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Publication - Consultation Responses

Science, technology, engineering and mathematics: consultation on a strategy for education and training

Published: 21 Mar 2017
Part of:

An analysis of responses to the consultation on the draft science, technology, engineering and mathematics (STEM) strategy.

100 page PDF


100 page PDF


Science, technology, engineering and mathematics: consultation on a strategy for education and training

100 page PDF



The draft strategy proposes a number of actions to be taken by the Scottish Government that will support all four priority themes. One of these is the development of a model of collaboration between schools, colleges, universities and employers. This will support cluster working, development of excellent teaching approaches and professional learning, and promote skills and resource sharing. The draft notes the range of existing centre and hub models in the UK and internationally from which learning can be drawn.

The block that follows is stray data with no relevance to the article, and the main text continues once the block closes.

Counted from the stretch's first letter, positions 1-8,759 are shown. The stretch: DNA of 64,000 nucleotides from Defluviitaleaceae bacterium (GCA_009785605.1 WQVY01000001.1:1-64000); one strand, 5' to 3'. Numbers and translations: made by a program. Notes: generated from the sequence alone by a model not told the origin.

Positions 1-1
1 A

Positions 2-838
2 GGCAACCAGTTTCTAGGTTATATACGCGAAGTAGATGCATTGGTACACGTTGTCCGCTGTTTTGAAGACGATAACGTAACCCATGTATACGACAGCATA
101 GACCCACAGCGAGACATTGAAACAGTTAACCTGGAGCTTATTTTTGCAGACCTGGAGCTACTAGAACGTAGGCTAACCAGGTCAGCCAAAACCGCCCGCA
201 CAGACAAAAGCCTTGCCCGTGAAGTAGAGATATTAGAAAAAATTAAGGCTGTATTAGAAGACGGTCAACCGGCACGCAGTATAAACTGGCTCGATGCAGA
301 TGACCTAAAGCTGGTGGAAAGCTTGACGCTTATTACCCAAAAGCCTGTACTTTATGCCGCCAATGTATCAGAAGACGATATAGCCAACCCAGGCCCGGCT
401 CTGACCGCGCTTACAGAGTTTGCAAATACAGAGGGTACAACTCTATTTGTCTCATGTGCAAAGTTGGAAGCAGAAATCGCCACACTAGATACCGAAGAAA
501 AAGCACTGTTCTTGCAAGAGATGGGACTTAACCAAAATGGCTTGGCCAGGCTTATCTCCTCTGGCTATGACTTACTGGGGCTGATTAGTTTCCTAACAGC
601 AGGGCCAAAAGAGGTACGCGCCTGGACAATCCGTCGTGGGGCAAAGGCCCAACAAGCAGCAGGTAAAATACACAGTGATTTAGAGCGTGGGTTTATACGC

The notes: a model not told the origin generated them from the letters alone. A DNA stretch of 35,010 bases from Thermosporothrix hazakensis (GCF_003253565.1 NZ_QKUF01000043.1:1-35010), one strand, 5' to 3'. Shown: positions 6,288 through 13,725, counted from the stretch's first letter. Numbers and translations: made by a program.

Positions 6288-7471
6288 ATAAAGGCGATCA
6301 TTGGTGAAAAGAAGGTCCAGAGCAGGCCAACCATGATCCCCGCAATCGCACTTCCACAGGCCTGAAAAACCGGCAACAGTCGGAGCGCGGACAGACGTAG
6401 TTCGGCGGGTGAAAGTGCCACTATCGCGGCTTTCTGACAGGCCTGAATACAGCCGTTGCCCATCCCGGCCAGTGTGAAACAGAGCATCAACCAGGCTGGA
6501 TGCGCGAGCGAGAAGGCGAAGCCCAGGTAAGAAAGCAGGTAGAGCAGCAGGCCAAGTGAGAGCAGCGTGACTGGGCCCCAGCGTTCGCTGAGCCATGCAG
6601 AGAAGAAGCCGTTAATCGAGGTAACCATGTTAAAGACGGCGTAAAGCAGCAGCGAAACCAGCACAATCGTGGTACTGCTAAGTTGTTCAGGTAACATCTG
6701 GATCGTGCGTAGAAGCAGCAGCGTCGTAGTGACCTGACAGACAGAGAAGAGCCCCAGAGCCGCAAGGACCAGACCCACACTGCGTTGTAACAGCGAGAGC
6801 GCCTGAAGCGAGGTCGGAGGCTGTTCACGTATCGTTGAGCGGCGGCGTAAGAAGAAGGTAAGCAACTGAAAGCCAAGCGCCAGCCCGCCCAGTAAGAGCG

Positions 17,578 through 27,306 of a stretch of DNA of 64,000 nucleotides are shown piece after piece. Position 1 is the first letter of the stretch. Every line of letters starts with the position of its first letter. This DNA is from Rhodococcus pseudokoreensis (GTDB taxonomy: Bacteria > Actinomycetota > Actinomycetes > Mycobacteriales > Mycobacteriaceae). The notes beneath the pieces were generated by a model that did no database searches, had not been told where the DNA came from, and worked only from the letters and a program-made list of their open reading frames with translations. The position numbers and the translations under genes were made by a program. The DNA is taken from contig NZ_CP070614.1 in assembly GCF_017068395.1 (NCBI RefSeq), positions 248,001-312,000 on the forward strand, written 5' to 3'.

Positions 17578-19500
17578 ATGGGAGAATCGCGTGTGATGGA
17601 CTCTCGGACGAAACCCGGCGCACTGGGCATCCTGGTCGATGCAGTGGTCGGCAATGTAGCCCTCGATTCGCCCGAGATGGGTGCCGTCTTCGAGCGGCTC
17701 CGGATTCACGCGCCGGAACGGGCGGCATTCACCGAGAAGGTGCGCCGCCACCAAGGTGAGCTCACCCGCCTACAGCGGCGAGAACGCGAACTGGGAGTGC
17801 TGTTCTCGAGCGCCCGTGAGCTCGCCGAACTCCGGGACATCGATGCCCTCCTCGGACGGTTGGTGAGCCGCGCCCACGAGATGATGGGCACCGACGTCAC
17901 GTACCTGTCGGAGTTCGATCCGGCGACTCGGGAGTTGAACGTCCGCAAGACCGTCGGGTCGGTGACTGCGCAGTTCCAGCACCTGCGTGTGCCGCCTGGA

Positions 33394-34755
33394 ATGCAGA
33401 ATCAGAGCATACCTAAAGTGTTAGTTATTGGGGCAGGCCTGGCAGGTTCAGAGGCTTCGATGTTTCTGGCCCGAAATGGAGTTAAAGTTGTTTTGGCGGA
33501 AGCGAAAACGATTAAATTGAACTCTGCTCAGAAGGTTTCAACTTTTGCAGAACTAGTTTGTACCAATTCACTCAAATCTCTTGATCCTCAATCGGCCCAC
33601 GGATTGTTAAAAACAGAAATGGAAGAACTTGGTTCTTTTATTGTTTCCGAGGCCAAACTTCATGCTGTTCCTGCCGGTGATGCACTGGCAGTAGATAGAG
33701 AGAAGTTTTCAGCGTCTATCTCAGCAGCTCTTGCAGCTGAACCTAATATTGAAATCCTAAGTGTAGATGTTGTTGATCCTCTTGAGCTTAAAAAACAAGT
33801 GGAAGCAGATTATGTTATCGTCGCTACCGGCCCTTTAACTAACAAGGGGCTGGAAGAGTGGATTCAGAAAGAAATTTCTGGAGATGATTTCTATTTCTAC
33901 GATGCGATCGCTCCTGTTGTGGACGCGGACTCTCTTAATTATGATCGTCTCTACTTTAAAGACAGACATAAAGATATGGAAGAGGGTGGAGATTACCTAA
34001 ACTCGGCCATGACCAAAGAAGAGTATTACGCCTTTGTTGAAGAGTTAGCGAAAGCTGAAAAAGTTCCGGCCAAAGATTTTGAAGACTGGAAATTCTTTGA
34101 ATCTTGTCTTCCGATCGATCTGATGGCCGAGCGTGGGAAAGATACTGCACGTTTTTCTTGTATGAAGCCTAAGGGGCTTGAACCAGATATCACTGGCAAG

Question 16 sought views on the proposal for a model of collaboration, and on how this proposal should be take forward.

Q16. Tell us what you think of our proposal for developing a model of collaboration between schools, colleges, universities and employers. How should we now take this forward?

A total of 151 respondents provided further comment at Question 16, 79% of all respondents. This included 100 group respondents, and 51 individuals.

These comments indicate that the majority of respondents were supportive of the principle of a model of collaboration. Around 3 in 5 of those providing comment made explicit their support for the proposals, and comments from most other respondents implied support for the principle of greater collaboration. This included particular reference to aspects of the proposals which respondents felt would have a positive impact.